South view over the fortified main gate. Crockett and his men along the low palisade with treetops on the ground outside it. 18 pounder on the left lower corner. Downtown to the left. North wall at the top. Chapel on the right.
Dawn comes with the North wind still whistling at 39 degrees. Everyone is a windburnt and strung out from waiting and watching for relief and news. The men are stretched thin to cover the walls so sleep is only done at your post. The Mexican artillery is lobbing shells in and pounding on the walls. You have to watch yourself in the open plaza. Men are digging handy trenches and policing up the scraps for anything useful. Nearly everyone can identify various Mexican cannons by the shrapnel left behind. The north gunners must be bored. They shoot a brass ball, then an iron one, then another brass. Martial arts.
In town Santa Anna's quartermasters and cooks are hustling around trying to find supplies to feed the troops. They packed light on the trip up, for speed and now everyone is hungry. The town has been stripped of everything the citizens haven't hidden. Patrols go to the local ranchos to find cattle, pigs, corn. Anything. Might have to eat those shoes.
The Texicans are cooking beef and conserving firewood. 128 fighting men burn through a couple of cows a day, especially in this cold wind, plus corn and beans. Folks are getting creative around the cookfires as the salt, peppers and vegetable remmnants run out. Not very fancy cuisine. Everyone is trying to find a new part of a steer to eat, but it's the same old parts. The hides are going to make sandbags and barriers to fortify the Long Barracks rooms.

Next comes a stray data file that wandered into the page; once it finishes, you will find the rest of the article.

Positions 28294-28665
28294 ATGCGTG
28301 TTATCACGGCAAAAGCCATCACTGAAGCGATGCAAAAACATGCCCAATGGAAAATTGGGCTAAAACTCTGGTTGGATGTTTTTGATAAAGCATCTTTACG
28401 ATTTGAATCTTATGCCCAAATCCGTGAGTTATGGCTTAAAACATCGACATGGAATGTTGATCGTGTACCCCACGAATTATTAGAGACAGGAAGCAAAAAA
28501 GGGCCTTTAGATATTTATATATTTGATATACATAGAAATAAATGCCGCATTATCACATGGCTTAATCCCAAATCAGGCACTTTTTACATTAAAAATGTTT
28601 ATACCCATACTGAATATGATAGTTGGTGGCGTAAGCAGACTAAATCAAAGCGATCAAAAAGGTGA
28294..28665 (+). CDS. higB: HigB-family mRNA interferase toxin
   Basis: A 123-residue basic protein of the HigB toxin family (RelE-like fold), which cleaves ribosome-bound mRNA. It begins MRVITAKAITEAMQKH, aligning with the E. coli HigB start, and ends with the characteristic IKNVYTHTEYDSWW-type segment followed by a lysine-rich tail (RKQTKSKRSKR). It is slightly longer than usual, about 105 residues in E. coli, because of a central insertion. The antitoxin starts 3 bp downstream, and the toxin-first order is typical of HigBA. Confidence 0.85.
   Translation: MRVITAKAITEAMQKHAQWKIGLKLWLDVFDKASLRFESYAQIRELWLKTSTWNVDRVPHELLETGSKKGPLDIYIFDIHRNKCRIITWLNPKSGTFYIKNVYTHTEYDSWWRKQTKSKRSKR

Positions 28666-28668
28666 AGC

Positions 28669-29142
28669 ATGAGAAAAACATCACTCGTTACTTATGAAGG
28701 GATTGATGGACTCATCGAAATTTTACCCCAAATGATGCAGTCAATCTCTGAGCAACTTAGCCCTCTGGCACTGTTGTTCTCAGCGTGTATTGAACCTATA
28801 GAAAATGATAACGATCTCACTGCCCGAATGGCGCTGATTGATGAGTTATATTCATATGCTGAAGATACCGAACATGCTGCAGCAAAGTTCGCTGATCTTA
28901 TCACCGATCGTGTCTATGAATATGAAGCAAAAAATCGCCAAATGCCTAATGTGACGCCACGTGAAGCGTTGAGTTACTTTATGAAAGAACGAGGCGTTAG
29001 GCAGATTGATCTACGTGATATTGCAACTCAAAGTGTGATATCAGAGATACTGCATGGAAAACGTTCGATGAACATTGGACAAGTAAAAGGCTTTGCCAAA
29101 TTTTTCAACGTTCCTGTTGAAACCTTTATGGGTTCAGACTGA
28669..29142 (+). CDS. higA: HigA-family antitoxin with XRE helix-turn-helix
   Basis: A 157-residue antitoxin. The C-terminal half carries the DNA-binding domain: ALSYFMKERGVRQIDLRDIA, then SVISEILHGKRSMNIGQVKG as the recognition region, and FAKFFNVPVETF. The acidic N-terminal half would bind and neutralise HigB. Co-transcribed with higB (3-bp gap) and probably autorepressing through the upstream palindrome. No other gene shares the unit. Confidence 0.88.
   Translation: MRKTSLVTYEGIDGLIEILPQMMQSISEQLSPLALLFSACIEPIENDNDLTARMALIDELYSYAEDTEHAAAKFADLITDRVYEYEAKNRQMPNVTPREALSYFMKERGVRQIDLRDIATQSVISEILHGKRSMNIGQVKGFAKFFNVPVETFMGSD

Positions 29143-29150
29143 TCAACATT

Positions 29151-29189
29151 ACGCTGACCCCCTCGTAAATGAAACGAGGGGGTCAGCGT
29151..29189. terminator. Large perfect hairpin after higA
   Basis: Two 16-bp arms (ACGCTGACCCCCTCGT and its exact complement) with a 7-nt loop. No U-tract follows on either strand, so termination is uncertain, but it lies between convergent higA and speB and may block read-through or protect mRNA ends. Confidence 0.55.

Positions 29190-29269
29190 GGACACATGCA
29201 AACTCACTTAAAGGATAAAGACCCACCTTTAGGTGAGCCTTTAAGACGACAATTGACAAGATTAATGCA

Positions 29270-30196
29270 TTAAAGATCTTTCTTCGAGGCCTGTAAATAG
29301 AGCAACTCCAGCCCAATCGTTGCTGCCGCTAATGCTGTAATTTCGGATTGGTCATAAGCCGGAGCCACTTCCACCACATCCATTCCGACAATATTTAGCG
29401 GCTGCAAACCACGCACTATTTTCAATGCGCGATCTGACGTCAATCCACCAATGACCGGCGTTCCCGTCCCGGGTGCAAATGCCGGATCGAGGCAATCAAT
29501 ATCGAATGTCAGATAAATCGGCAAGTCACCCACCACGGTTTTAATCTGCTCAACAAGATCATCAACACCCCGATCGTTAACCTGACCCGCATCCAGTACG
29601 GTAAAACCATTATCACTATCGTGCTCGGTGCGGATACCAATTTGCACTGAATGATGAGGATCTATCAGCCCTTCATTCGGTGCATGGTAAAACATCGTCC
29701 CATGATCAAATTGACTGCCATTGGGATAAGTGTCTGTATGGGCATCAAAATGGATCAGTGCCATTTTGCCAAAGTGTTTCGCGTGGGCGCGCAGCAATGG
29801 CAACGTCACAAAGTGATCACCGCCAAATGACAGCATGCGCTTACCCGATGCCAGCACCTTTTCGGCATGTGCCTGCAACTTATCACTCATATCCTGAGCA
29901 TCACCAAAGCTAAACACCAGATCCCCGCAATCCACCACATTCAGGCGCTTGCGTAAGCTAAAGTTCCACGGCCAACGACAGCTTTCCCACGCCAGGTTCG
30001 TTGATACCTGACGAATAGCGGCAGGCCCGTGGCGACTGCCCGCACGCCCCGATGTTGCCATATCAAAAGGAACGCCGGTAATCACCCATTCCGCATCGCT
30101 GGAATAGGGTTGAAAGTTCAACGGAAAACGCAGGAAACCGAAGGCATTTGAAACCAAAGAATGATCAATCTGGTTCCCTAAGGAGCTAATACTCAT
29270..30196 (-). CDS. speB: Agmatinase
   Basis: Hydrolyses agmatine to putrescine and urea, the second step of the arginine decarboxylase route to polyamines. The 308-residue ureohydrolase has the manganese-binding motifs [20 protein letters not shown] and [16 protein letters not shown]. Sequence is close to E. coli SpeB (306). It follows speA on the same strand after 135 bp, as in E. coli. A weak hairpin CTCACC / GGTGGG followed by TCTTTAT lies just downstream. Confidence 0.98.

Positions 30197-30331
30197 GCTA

Quite a bit of speculation about how to defend if the Mexicans get inside.
A few housecats lurking around the old mission. They're eating scraps or hunting mice around the walled compound. Couple of them are tame enough to pet. Wash Cottle says he knows how to make cathead soup. God help us. Knowing Wash, he might.
Plenty of jokes about wellwater, beans and going downtown to have a drink. "The whiskey may be gone," quips Crockett, "but at least our bagpipe player is sober."
When that damn Fannin rides in he better have a bottle.
Quite a few stiff bodies on the ground outside. The East picket searched some when he went out after midnight, passed the weapons back over the wall and then stood one up against a tree as a joke. His arm is up and he looks like he's waving. The Tennesseans joke about shooting the cooks first, next time. Steal their dang spoons and salt.
Several men coming back across the ditch last night with armfuls of firewood and scroungings when Green Jameson fell. Mexican balls were popping on the wall and everyone was running hunched over but Esparza leaned back out and hissed, "Verde! Don't drop those onions!" Cracked us up.
Couple guys snagged Mexican Besses and shakos when they burning huts. They insist on wearing them and being addressed as "commandante." The muskets aren't much. One of the hats has a .61 caliber hole in it. They were shooting at each other in the dark.
The Mexicans are moving batteries closer. The sappers are digging all night. The Generalissimo decides the La Villita battery wasn't moved enough and they have to move it up in the daylight. The rifles pick a few and punch holes in a few more. One guy shoots a chicken off a post in Plaza Valera and everyone gives him hell about it. He retorts he's not going to share it when he gets it tonight.
The irrigation ditch is finally diverted. It's all well water now.
Someone counts the lead bullets and comes up with 19,000+ rounds, but the powder supply is worrisome.
It's Saturday, February 27th, 1836.
Night falls and the menu is seared beef and tortillas under the 18 pounder platform or two choices of stew and beans in the chapel. You can get it to go.